Teams have to pitch their projects to local judges on the final day. Two of the local winners can go forward from each location to global judging, as well as a People’s Choice nominee.

Space Apps Kathmandu

Space Apps Benin

Space Apps South Africa

Here are some of the winning teams.

Space Apps Istanbul

Space Apps Goldcoast

At Space Apps Toronto, I had the privilege of serving as a judge. What an incredible experience.

Space Apps Toronto Winner

Space Apps Toronto Winner

Space Apps Toronto Winner

Space Apps Toronto Winner

Who can resist a Judges Selfie???

Space Apps Toronto Judges Selfie

And, it’s a WRAP!

Space Apps Toronto: It's a Wrap

Screen Shot 2014-04-17 at 8.12.26 PM

Space Apps South Africa

Space Apps KSC

Space Apps Sinaloa

Space Apps Toronto

Space Apps London

What overflows my heart is NASA’s boundLESSness — beyond borders and cultures. When NASA calls, global citizens, of all walks of life, answer. What an amazing thing to behold! I’m humbled by the opportunity and privilege to serve the public through programs like Space Apps.

Thank you ALL for an OUT-of-this-WORLD experience!!

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Filed under Africa, collaboration, Earth, innovation, International Space Apps, NASA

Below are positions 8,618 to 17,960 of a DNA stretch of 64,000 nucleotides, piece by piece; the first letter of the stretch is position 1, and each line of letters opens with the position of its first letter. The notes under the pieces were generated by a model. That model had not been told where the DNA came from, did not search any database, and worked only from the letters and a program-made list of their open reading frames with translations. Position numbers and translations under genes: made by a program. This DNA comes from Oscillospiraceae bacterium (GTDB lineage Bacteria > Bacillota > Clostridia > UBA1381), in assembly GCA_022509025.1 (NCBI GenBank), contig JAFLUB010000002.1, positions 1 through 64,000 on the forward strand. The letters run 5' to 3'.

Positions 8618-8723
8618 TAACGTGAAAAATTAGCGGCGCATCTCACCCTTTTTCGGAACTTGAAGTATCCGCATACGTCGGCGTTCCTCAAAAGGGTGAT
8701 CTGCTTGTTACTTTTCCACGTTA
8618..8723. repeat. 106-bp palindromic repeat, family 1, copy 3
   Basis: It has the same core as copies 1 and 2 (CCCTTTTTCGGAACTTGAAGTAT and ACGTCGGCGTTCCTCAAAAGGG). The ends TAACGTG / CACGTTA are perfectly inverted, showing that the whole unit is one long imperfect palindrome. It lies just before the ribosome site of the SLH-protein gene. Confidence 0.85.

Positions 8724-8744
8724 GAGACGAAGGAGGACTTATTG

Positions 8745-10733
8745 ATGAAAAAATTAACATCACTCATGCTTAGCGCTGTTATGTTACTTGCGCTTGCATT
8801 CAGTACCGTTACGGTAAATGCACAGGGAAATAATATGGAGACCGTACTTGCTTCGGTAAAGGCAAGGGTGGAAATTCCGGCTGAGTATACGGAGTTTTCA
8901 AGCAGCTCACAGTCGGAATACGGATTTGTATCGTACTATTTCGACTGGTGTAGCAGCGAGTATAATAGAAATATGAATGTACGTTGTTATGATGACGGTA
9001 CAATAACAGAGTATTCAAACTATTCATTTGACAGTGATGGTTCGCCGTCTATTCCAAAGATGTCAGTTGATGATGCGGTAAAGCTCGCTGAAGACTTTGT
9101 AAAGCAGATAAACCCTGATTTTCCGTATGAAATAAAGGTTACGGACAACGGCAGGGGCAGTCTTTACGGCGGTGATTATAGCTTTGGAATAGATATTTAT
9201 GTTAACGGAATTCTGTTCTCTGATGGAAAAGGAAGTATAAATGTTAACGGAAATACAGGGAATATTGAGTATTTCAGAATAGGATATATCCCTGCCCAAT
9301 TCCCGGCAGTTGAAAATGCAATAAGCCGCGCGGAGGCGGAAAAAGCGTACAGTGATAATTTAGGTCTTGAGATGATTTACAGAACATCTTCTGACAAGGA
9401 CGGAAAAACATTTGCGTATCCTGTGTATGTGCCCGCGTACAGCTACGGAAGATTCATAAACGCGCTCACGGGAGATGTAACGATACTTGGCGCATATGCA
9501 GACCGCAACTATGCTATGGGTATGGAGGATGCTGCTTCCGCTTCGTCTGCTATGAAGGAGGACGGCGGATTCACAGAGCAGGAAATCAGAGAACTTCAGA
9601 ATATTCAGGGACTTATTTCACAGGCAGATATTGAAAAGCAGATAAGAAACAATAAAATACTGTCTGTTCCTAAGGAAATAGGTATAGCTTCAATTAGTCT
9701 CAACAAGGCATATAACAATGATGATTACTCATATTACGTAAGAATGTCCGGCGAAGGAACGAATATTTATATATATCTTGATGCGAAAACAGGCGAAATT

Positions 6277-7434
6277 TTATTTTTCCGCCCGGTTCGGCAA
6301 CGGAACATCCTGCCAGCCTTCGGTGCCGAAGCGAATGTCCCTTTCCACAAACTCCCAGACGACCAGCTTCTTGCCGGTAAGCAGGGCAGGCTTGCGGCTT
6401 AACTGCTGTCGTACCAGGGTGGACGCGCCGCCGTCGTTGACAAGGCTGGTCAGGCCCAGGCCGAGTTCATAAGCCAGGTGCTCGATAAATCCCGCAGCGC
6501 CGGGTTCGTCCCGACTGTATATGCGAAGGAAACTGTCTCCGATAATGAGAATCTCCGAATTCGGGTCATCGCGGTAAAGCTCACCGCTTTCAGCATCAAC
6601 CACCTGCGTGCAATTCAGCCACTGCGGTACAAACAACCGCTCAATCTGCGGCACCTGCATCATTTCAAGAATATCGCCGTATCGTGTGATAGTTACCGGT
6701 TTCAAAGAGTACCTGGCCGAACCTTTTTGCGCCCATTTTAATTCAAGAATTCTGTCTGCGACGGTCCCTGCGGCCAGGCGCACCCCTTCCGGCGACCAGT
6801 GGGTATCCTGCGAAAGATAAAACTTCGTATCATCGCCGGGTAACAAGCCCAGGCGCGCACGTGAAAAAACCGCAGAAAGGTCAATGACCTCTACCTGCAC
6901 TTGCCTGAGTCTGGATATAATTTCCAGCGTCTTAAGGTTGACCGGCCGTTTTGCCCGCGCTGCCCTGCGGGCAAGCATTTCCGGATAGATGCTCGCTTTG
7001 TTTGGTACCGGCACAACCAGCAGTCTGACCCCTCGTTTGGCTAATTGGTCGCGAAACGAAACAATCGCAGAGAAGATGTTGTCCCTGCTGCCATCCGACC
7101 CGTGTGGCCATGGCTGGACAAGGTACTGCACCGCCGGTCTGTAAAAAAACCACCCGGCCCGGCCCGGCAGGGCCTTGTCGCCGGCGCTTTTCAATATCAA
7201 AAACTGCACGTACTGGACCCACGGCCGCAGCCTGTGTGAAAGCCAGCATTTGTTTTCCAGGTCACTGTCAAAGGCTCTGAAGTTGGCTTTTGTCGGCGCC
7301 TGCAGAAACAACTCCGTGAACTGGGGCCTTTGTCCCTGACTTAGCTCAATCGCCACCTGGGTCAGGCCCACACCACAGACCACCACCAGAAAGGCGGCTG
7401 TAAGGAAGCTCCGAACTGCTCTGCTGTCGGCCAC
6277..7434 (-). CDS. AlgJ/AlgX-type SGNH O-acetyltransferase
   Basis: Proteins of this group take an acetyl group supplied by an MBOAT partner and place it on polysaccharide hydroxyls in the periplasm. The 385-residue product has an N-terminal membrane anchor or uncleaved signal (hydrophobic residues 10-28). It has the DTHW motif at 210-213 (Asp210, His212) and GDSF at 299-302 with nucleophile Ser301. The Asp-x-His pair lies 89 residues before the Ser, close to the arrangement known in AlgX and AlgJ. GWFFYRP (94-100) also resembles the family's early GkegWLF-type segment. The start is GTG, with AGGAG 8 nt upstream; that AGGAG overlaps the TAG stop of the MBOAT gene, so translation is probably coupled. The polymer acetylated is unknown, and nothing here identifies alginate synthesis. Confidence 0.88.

LAUNCH: Practice of Knowledge-Creation

Tangled fibers represent threads of future knowledge.

Tangled fibers represent threads of new knowledge-in-the-making.

I’ve been digging into a practice-based approach for my research on how innovation (new knowledge-creation) emerges from collaboration. I’m defining practice as collective action, transaction, and interaction.  From this viewpoint, knowledge is created in the context of interactive participation – the practice of activity. I’ll call it: “Social Ecology of Knowing through Collaborative Innovation Practices,” at least for now.

From a scholarly perspective, a practice-based approach offers a new epistemology where the “world appears to be relationally constituted, as a seamless web of heterogeneous elements kept together and perpetuated by active processes of ordering and sense making” (Nicolini, Gheranrdi, Yanow 2003: 27).

In other words, the practice of collaboration represents infinite opportunities to innovate our thinking. Interactive collaborative processes create new outcomes, new practices, new relationships, as well as new ways to approach the relationships, practices, and outcomes  – as we’ve experienced with LAUNCH.  Though, not all collaborative undertakings have positive outcomes. New knowledge creation isn’t necessarily pretty. The practice of strategy renewal and technological innovation is most often in response to uncertainty, stagnation, tension, disruption, conflict. Let’s face it. We get creative when we can’t get where we want to go. If someone or something stands in the way, we get busy figuring a way around, under, over, or through our barrier. Collectively, we have so many more options available than we do alone, as we’ve learned through the LAUNCH experience.

LAUNCH has become an innovative knowledge-creation community of practice – the Collective Genius for a Better World.